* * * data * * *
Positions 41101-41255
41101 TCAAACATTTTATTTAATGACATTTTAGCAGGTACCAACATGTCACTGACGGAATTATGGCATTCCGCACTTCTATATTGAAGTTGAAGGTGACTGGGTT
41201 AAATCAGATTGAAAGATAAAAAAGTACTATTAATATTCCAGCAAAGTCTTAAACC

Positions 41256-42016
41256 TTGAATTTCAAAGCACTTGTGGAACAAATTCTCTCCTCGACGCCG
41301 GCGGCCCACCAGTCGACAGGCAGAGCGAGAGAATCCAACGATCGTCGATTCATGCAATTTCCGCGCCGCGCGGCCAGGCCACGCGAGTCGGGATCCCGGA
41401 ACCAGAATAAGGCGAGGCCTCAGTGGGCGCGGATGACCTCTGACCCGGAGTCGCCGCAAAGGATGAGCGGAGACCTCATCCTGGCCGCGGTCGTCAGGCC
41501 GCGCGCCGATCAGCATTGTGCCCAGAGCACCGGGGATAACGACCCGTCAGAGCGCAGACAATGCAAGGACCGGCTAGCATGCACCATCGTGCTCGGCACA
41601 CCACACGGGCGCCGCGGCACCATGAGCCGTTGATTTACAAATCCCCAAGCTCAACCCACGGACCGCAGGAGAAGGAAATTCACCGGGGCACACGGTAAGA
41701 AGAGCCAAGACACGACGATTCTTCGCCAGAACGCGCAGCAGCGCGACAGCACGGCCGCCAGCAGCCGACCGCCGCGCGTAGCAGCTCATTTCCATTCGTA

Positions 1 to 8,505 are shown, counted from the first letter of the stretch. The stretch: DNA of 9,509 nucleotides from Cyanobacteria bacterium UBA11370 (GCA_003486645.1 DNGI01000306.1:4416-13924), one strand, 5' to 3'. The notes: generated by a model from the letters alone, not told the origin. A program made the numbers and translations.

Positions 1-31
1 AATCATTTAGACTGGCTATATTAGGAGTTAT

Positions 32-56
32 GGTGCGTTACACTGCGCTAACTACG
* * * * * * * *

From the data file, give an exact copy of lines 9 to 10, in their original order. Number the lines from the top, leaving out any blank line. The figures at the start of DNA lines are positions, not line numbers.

41601 CCACACGGGCGCCGCGGCACCATGAGCCGTTGATTTACAAATCCCCAAGCTCAACCCACGGACCGCAGGAGAAGGAAATTCACCGGGGCACACGGTAAGA
41701 AGAGCCAAGACACGACGATTCTTCGCCAGAACGCGCAGCAGCGCGACAGCACGGCCGCCAGCAGCCGACCGCCGCGCGTAGCAGCTCATTTCCATTCGTA